This weekend warrior workout is a quickie! It'll take you about 30 minutes max. Try to find a field or a spacious park to do it.
Warm up with some: 10 Inch worms 10 Dynamic leg and arm swings (each) 16 Reserve lunges
Now the hard part: 1) Sprint at full speed down the length of the field/track/path 3 times (about 30-45 seconds) 2) Lunge back all the way 3) Drop and do 15 muay thai push ups (see video below). If you can't do muay thai push ups then regular ones will do ;)
4) Stay in push up position and do 20 firehydrants/mountain climbers 5) Find a bench or a ledge and do 15-20 tricep dips
Do it all again at least two more times.
Then make sure you stretch your butt, hamstrings, hip flexors and whatever needs it.
Enjoy the sweat! Remember if you do it take a picture of as proof and get a little pressie.
I recently connected with a woman, Ruth Tamari, and wanted to share an amazing opportunity to start taking charge of what your 2011 is going to look like. I love fitness. I love helping people feel empowered through improved strength and stamina but we are so much more than our physical selves. We actually need help moving forward in other parts of our lives.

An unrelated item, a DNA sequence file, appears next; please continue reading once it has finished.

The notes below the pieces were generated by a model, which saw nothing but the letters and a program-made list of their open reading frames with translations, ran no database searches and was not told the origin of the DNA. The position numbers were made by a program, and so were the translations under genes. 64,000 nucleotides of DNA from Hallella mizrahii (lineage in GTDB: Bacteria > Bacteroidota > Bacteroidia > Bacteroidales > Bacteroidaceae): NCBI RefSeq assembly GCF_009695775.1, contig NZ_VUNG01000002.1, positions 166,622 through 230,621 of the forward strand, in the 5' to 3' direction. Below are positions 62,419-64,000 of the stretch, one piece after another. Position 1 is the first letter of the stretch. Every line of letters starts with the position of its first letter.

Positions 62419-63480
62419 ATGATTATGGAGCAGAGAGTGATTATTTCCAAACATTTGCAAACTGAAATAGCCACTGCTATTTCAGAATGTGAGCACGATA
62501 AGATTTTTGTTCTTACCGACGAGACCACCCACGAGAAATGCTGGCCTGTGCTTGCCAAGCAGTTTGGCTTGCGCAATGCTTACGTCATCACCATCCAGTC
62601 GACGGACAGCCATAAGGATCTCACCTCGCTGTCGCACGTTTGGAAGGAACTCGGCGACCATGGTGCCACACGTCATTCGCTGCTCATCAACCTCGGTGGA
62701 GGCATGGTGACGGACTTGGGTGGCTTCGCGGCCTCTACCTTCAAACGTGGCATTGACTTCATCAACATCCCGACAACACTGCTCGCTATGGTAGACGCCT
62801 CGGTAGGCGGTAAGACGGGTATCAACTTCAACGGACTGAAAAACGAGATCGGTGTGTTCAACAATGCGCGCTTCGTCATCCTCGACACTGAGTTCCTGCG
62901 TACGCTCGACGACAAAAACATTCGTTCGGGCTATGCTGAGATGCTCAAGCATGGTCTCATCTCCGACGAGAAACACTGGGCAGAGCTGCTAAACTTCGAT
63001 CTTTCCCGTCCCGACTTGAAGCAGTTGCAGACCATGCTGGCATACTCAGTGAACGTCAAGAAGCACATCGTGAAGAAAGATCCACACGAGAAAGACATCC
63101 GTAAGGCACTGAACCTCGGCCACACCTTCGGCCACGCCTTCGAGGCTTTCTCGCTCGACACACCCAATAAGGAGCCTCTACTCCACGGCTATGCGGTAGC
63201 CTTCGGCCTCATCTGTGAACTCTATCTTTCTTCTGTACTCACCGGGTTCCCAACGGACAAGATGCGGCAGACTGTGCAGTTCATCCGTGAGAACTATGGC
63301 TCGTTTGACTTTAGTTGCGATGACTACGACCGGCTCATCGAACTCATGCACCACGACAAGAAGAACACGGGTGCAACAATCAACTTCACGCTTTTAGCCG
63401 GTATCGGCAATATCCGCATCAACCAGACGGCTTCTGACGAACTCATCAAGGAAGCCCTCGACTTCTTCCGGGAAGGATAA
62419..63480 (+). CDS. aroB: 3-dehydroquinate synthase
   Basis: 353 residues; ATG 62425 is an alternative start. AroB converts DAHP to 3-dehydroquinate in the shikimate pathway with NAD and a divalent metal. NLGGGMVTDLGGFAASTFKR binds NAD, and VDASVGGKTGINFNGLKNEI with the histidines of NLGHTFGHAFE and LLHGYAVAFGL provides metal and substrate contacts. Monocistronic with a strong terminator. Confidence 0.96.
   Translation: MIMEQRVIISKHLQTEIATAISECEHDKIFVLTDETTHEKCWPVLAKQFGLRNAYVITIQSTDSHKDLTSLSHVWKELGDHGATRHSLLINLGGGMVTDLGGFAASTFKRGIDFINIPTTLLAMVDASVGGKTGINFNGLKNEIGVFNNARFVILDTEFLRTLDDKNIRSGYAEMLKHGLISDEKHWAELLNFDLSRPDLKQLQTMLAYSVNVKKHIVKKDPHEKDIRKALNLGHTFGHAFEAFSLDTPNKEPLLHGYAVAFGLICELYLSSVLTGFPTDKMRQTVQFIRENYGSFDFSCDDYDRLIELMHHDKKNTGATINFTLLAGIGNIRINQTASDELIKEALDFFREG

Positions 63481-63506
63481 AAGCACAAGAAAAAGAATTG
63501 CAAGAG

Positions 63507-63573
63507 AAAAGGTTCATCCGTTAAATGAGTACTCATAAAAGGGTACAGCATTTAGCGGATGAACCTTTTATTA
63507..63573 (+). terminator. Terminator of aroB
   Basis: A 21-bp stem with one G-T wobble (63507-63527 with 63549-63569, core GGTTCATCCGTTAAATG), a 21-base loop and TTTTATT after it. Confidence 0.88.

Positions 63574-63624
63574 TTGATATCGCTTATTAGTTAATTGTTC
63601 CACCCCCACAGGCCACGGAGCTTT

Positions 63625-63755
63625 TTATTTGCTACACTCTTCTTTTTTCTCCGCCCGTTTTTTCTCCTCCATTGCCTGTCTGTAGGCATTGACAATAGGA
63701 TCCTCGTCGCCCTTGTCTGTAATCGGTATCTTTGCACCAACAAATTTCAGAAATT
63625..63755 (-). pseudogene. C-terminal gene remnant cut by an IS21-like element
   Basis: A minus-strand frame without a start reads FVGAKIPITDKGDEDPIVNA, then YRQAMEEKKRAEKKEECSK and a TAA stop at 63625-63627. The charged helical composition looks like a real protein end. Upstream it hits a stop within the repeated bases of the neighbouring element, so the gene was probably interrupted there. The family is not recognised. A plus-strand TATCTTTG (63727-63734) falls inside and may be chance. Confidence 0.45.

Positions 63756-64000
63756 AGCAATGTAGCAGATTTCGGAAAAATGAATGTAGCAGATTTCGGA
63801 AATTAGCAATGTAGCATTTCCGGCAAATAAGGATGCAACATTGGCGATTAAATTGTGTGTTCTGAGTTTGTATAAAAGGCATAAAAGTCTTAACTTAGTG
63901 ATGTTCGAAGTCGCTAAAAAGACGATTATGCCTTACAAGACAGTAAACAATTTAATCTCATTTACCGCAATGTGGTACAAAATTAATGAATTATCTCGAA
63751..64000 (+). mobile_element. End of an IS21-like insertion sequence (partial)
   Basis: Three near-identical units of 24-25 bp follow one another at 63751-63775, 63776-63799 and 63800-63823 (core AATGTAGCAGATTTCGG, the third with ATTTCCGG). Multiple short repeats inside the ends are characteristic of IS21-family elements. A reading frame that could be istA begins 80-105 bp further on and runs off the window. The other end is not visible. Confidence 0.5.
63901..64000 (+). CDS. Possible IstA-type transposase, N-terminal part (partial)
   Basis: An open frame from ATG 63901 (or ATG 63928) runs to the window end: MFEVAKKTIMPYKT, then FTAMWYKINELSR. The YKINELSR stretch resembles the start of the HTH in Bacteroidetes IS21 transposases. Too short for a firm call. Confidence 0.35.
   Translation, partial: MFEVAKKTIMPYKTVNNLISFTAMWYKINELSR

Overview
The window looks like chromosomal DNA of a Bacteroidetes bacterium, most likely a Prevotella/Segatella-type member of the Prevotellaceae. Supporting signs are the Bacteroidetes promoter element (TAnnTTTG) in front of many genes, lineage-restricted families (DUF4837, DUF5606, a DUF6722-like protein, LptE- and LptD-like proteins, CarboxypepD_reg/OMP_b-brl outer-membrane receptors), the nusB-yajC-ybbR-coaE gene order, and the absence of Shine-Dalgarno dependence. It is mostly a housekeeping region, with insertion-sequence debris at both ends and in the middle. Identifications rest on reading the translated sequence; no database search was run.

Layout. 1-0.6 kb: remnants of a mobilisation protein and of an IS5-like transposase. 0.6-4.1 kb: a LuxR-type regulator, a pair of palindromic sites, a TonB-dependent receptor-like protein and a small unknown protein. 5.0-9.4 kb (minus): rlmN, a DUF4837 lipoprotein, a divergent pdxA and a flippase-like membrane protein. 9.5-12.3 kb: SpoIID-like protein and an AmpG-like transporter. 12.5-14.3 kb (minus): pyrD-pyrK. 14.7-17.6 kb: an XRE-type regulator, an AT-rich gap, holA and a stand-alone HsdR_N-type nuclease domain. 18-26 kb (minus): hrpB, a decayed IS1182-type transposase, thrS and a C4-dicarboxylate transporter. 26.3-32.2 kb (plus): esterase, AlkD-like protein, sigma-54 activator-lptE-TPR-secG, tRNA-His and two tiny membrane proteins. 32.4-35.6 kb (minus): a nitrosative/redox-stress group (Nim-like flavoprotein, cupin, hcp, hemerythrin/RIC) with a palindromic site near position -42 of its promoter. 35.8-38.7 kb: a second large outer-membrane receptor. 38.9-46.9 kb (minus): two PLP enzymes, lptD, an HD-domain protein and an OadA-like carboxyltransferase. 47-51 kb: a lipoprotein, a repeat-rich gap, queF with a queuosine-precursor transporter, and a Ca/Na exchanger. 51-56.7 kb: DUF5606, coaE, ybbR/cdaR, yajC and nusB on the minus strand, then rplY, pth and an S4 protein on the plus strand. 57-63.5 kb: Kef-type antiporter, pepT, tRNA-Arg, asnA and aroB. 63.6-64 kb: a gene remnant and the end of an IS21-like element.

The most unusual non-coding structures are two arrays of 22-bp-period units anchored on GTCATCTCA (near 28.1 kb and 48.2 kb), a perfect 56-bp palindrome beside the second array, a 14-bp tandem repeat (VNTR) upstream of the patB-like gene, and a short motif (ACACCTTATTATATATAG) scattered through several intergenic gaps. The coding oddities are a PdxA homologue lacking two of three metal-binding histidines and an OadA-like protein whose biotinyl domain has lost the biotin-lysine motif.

So check this out. Might be a great thing for you to do!
Visioning Your 2011 The Art of Creating a Year You Love
Experience the power of visioning and creating a year of fulfillment for your career, personal development, health, family, relationships and much more! Dream big, breathe into your creativity, and get ready to create your own unique vision board or vision story for 2011.
Come learn more about Vision Boards and Vision Stories, how to create them yourself, how to use yours in 2011 and beyond that will connect you to a year and life you love!
A Vision Board and Vision Story are representations of how a life you love look, feel and sound like. The act of creating, focusing and choosing can powerfully propel you forward and keep you laser-focused on your dreams and goals.
This half-day workshop includes: A certified coach to facilitate the process of creating and fulfilling your life’s purpose On-the-spot coaching in self-discovery and personal growth All the materials you need to create your 2011 vision board or vision story A FREE copy of the NEW 121-Dreams Starter Kit to ignite your life purpose and have a beautiful structure to keep it stoked Refreshments and munchies A fun, inspiring and creative day All you need to bring is yourself! And you’ll have lots of time left for holiday events or for yourself!
Limited to the first 7 participants.